At Play With J/EditingGuidelines

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The following are editing guidelines for the At Play With J articles.


Editing

The essential requirement is that the code work in the current version of J. Stylistic improvements can also be made where they do not detract from the text. MoinMoin formatting should be kept to a minimum, so as to simplify creation of the final document.

Testing should entail copy/pasting each line into J to check it runs, because that's how readers are most likely to use the book. Ideally code should have been copy/pasted from a J session.

Use ascii box drawing characters. If necessary, in the J session, select Tools|Toggle Ascii Box Drawing.

Use global assignment where code is likely to be included in a script, and not just typed into the session.

Typical changes will include:

  • replace x. y. by x y
  • replace obsolete trains with explicit definitions
  • use N V V forks where possible (instead of N"_ V V)
  • use correct library pathnames for loading scripts. Where a verb is required from a script that exists both as part of an Addon and as a system script, use the Addon.
  • update text where no longer correct or relevant
  • append notes where a relevant facility has been added to the system (e.g. q: for factorization)

Layout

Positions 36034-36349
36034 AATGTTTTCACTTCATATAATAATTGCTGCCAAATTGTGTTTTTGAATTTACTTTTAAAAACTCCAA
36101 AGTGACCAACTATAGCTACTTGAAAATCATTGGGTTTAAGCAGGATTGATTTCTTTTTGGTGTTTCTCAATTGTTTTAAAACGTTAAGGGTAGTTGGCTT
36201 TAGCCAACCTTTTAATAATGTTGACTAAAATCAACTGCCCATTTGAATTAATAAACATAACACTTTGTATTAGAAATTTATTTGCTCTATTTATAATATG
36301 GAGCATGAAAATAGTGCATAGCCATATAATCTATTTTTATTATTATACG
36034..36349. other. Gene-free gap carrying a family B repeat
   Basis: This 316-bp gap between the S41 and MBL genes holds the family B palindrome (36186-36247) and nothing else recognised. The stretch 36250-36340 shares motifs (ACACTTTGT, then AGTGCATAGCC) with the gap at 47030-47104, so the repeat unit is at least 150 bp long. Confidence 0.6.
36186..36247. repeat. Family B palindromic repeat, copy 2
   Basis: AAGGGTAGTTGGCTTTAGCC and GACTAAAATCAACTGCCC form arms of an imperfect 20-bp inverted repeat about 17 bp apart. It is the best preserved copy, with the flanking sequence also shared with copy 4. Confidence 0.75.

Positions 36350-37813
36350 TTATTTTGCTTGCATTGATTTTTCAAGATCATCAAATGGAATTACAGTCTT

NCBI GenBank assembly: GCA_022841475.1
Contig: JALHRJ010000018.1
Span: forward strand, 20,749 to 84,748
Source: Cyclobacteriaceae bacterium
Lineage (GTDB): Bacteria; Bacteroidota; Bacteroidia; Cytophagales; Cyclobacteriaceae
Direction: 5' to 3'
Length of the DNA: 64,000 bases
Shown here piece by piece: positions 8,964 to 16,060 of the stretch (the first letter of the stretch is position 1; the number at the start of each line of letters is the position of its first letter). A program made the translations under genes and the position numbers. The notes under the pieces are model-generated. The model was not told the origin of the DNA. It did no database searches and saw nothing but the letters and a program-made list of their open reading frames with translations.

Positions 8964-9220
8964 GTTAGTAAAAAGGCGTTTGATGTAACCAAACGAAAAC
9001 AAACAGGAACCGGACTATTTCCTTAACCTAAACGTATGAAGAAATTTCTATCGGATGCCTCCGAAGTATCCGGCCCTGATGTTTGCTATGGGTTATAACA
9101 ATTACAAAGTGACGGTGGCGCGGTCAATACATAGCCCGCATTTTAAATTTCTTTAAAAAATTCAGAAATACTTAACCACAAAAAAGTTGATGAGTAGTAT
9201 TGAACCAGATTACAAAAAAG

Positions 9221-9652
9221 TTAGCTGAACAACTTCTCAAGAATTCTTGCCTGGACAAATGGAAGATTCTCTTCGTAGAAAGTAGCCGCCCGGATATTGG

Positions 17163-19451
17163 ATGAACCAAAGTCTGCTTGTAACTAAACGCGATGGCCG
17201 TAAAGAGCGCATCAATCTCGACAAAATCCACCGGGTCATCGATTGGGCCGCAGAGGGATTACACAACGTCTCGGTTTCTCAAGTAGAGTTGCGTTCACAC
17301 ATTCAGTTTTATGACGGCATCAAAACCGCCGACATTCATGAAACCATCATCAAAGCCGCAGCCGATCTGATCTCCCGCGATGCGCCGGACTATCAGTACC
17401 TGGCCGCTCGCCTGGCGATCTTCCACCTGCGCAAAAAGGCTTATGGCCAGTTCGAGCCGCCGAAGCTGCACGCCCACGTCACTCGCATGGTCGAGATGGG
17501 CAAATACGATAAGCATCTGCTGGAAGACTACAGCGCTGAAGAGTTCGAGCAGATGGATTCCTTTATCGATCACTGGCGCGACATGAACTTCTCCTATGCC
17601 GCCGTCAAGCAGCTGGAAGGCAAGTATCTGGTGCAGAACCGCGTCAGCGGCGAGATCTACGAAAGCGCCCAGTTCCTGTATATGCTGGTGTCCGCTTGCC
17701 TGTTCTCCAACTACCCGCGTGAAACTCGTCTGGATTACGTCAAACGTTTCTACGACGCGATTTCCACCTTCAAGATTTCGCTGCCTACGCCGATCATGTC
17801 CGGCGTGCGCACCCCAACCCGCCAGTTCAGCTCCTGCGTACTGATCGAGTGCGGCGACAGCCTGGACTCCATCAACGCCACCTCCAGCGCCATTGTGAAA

• use structural wiki markup rather than text formatting. This makes it easier to read the source and generate output suitable for publication
  • for J code where a noun is assigned and immediately afterwards displayed, prefer the convention:
    ]mynoun=: <create mynoun>
  <display of mynoun>

and not:

    mynoun=: <create mynoun>
    mynoun
  <display of mynoun>

See the Giddyap article for an example of layout.

Method

Editor's comments:

In general go for a "conservative" revision, ie just get it to work, not improve the J style (except where Gene is explicitly discussing J as a language rather than a tool, and J as-it-was would be misleading).

What I see good to preserve is the math investigative thinking which Gene is so good at. Too much math exposition covers its tracks a-la Gauss. Okay it makes the author look smarter but it's less helpful for a math scholar. To me this collection is not a masterclass in J coding but in using J in authentic math research, messy as that often is. Where Gene misses a stylistic trick, that can be picked up in a footnote or an end-note.

Some papers I envisage as generating quite a bit of discussion on the forum re how best to handle them. Eg the "cross that bridge" paper.